The desktop computer is not dead, but it’s doomed. Laptops are not dead, but they are doomed. And our mobile phones are going to kill them... sounds unlikely? Well, please read on—and let me know what you think. People have predicted the death of the desktop computer and the death of the laptop many times. These death sentences have often sounded like those religions which predicted the world would end by the year 2000—then the year 2000 came, and the end of the world was then rescheduled for 2004—then 2004 happily came and went—and so on.

Just like the end of the world, the end of the desktop computer and laptops, as we know them, never seems to be getting any closer. The “killers” have been dodged every time, swiftly and quietly. First, it should have been the “smart television”, which would’ve made computers obsolete... but didn’t. Then, it should have been the dumb terminal—just a screen and a keyboard in your house, with the real computer residing elsewhere. Again, a flop. The internet tablets came along, armed with big PR funds and promises. Nope. Then, it should have been the mobile phone. Well, as far as I know, there are a lot of people right now who are after mobile phones that are just that—mobile phones, without all the extraneous stuff. If the computer, as we know it, was a person it must have had a good laugh at all the attempted assassinations which have failed one after the other.

However, I believe it’s time for the computer to stop laughing. Now, something has changed.

Four things have happened:

  • Technology has evolved, and everything now can indeed be small and cheap (rather than big and cheap or small and expensive).
  • PDAs are becoming as usable and as powerful as computers.
  • Thanks to bluetooth, there is now a way of adding bits and pieces (see: keyboard and mouse) to your PDA.
  • The internet. The computer itself today is less and less important—being able to read and answer email today is the big deal.

Microsoft realised this very early. This is why it tried to force-feed Windows Pocket PC to anybody releasing anything powerful enough to run it (turning a lot of neat pieces of hardware out there into useless, crashing junk. But that’s a different story.)

PDA is a very old term. I used it back in 1993) referring to a big bar code scanner which could be programmed in Basic. We used to call it the cockroach—it was square-ish, black, and you felt a little uneasy when it was strapped to your hand. Little I knew, that 14 years later I would be writing an article about PDAs taking over the world.

“Internet tablet” is a relatively new term: it refers to ultra-portable computers often without keyboard and mouse.

Mobile phones are relatively old (I remember some people sacrificing their boot space in their car for the “receiver”), and always immensely popular.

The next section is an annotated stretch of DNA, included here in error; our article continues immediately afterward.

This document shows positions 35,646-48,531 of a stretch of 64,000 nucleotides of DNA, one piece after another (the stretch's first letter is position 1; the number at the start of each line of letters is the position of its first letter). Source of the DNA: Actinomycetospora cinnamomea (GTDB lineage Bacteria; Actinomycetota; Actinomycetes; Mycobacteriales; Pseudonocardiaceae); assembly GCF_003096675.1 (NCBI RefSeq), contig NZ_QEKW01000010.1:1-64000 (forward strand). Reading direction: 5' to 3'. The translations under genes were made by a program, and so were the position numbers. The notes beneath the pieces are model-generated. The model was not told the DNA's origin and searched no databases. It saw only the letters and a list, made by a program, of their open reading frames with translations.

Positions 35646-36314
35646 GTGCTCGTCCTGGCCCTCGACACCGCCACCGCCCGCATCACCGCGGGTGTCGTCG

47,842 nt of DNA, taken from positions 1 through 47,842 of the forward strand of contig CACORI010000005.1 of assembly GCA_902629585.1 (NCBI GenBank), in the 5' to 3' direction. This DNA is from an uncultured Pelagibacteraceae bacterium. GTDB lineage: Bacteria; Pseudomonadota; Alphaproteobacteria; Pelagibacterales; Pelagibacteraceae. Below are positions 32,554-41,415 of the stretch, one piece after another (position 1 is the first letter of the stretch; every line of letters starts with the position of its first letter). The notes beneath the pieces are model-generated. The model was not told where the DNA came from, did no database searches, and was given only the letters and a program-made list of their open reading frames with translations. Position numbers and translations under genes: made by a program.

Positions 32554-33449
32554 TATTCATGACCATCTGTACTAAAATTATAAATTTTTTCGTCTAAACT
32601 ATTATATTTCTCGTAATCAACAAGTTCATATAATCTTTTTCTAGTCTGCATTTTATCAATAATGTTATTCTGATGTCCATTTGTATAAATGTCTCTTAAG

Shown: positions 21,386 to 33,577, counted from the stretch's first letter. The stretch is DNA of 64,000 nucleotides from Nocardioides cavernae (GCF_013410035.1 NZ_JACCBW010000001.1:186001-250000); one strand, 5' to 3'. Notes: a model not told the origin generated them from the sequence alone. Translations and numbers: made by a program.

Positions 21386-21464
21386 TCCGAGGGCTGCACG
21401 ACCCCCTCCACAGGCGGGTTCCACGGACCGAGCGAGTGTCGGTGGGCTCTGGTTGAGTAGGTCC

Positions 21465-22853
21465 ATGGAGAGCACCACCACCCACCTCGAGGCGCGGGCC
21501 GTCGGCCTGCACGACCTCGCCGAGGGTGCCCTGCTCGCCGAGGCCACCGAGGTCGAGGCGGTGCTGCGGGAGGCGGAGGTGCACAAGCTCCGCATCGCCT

In 10 years, our “phones” won’t be “phones” anymore. They will be called “phones”, but they will be a mixture of a PDA, an internet tablet and a phone—and they will kill the personal computer. They have existed for a while, but right now they are on the verge of becoming immensely popular.

It will start in 3 or 4 years: there will be a technology to send the signal from your phone to an LCD screen. (This is, in my opinion, the real missing piece in the puzzle.) People will realise that with an LCD screen (under $30), an external keyboard and their phones, they are able to write emails, browse the Internet, and write their blogs. The revolution will start from the “normal” people—our mothers, our grandfathers, and (why not) our children. Internet connectivity will be through WiFi or equivalent in 10 years.

In 6 years, people will start noticing: it won’t be a “computer in every home” anymore. It will be a “combination-of-screen-and-mouse-and-keyboard in every home—and a computer in everybody’s hands”.

Sales of normal computers will decline, and sales of such devices will increase. Apple will come up with something perfect for the goal—a combination of screen-and-mouse-and-monitor, with a neat proprietary slot to insert your Apple iPhone which will have anything you could possibly want.

In 10 years, the desktop PC sales will be very limited; laptops will still sell; mobile phones will outsell anything else, by far.

The irony? Apple will come up with a fantastic name (iPC? iPDA? iTablet? iAM, short for iAppleMac—I think therefore iAM!). Trademark war will break out. But people will still call it “my phone”. Can I connect my phone/computer to your screen for a minute? I want to type a longish email.

Does this sound unrealistic? Well, then you need to look at:

They are here. More of them are coming. They will take over the computer world and eat the desktop and laptop markets alive—all they need, is a way of connecting to a big, flashy monitor.

Free software is already moving towards the PDA market, and it’s doing it well. Who wants to spend money for a Windows license when the PDA itself costs probably less than the license?

Ubuntu’s recent announcement of a new portable Ubuntu distribution can only make me happy.

We shall see.


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